After years of trying to cater to their quickest customers, the world’s biggest futures exchanges are now looking to slow them down.
Deutsche Börse’s Eurex will start a pilot scheme next week that introduces tiny delays, or “speed bumps”, to the trading of options on French and German stocks. The London Metal Exchange is also set to receive approval for a similar initiative, from UK authorities.
Just two weeks ago US regulators approved Intercontinental Exchange, the second-largest US futures operator, to apply delays on trades of two precious metals contracts.
The moves represent a significant shift for the futures industry, which has long supplied high-frequency trading (HFT) shops such as Citadel Securities and Jump Trading with ever-improved connections, so they could try to profit from the difference between the most up-to-date trading price and older prices offered by slower players in the market. But in doing so, other market-making groups have had no choice but to spend heavily on technology to keep pace. Some are now growing weary of the fight.
Winners and losers may be separated by just one-millionth of a second but the cumulative costs of missing out have left some players marginalised, the exchanges say, which has contributed to declining liquidity in the market.
“[Futures] markets exist for the transfer of risk by increasing liquidity,” said Carl Gilmore, president of Integritas Financial Consulting in Chicago, who is a supporter of speed bumps. “If it draws people in, it makes the markets fairer. If they’re perceived to be unfair, then something needs to be done to correct that perception,” he said.
The HFT industry, understandably, has protested efforts to throw sand in their wheels. Rob Creamer, chief executive of Chicago-based Geneva Trading and chairman of FIA PTG, a lobby group, said that while the exchanges’ various projects seemingly only affect small parts of the market, “the broad language” of the proposals “makes us very concerned that this could be like opening a Pandora’s Box of changes to market structure”.
Speed bumps in futures markets discriminate against some classes of participant, the HFTs argue, while potentially destabilising other assets in periods of volatility. That is because big markets such as US equities and Treasuries are pegged to prices set by futures.
“The goal of financial markets is not to protect or shelter the less informed,” said Brian Quintenz, a Commodity Futures Trading Commission commissioner who opposed the agency’s approval of speed bumps for ICE. “Market efficiencies are earned — they are created through research, investment, and intellectual property.”
But ICE and Eurex say certain categories of high-speed traders have become a problem, even if they have generally refrained from practices such as “spoofing”, where orders are rapidly entered and cancelled to trick other traders into buying and selling. The cost of staying in the arms race is concentrating business among a few companies that can afford it, ICE argued in a filing to the CFTC.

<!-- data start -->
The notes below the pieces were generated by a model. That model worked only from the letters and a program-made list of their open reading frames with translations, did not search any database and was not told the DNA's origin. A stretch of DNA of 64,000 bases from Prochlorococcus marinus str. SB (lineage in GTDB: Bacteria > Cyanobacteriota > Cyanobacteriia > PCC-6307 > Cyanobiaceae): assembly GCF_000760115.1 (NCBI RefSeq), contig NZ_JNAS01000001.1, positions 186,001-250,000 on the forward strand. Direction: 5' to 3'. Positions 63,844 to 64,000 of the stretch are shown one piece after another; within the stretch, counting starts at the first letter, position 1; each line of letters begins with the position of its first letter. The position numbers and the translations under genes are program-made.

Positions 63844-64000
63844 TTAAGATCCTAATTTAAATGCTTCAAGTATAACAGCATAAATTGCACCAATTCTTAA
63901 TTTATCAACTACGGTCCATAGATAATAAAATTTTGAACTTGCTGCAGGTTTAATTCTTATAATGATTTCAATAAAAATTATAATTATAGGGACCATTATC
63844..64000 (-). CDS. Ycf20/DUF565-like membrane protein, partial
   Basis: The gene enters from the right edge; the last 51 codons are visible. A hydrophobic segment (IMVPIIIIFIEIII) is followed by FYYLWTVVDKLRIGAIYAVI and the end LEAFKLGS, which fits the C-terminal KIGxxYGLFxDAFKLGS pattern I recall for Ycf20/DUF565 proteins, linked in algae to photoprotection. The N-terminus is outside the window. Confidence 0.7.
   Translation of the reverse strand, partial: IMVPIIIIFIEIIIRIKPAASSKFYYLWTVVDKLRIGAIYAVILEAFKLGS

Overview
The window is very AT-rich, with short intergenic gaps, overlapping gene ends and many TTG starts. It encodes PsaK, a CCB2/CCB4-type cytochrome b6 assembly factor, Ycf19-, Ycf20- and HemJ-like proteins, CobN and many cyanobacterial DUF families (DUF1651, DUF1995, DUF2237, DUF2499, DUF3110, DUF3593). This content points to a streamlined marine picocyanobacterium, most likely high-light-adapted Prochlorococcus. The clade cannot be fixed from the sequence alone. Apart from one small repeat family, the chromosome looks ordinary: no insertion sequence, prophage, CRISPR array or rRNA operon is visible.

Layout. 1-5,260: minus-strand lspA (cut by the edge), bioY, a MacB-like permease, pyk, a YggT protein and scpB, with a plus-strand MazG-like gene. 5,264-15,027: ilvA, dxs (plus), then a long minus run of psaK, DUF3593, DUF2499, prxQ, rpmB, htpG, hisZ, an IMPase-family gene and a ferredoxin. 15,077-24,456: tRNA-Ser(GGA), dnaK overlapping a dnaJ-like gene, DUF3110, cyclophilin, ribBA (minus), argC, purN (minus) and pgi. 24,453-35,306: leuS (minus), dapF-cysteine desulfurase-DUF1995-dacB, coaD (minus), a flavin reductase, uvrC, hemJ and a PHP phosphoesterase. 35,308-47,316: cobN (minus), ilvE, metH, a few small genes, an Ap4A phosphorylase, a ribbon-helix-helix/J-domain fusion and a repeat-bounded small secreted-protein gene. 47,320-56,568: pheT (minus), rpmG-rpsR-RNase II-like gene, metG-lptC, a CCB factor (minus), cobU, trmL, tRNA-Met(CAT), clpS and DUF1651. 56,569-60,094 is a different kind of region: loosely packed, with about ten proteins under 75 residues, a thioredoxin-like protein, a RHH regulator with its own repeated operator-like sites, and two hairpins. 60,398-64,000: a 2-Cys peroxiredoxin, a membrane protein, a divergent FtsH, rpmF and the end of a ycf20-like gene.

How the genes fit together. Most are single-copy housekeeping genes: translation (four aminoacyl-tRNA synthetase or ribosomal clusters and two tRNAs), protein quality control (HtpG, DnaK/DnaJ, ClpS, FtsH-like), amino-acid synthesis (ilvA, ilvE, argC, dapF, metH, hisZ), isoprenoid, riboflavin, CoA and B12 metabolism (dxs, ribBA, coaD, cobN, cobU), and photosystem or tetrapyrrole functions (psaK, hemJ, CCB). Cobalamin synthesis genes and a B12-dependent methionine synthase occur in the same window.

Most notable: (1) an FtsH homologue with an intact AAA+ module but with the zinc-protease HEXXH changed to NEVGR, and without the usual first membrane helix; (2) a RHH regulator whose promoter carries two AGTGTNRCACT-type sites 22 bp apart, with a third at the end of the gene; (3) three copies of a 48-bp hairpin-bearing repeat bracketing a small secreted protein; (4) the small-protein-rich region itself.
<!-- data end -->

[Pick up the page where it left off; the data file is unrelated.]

Efforts to slow down trading have been seen in other asset classes. In equities, for example, IEX Group burst on to the scene on a wave of publicity generated by Flash Boys, Michael Lewis’s book about HFT. The platform’s speed bump — sending all orders down 38 miles of coiled fibre, amounting to a delay of 350 millionths of a second — had a limited impact, though, as IEX accounts for just 3 per cent of all US equities trading.
Futures contracts, however, are typically open for long periods and their risk is assessed daily. That tends to concentrate trading in an asset at a sole venue, on one order book: a “winner takes all” approach that means exchanges are in a stronger position to try and change behaviour in the market.
ICE and Eurex say they will delay certain types of orders from hitting their books. For ICE it will be three milliseconds — or thousandths of a second — for gold and silver contracts. For Eurex it will be one millisecond for German options and three for French options. In theory, those fractional delays should give market-makers the chance to update their price or cancel an order before a faster trader can hit it, and lock in the price. “More and better posted orders would represent an improvement in overall market quality in the markets,” ICE argued in its CFTC filing.
Opposition from the HFTs is tempered for now because the projects carried out by the exchanges are billed as experiments, and affect small parts of the overall market. ICE’s rival, CME Group, for example, is the dominant venue for gold and silver futures trading.
But the lobby groups for HFT on both sides of the Atlantic are ready to step up their arguments if the pilots show signs of gaining traction.
“You have to let markets evolve and let them decide,” said Niki Beattie, founder of Market Structure Partners, a consultancy, and non-executive chair of XTX Markets, which supports speed bumps.
“You can give people choice but if you haven’t got competition then you can’t do it.”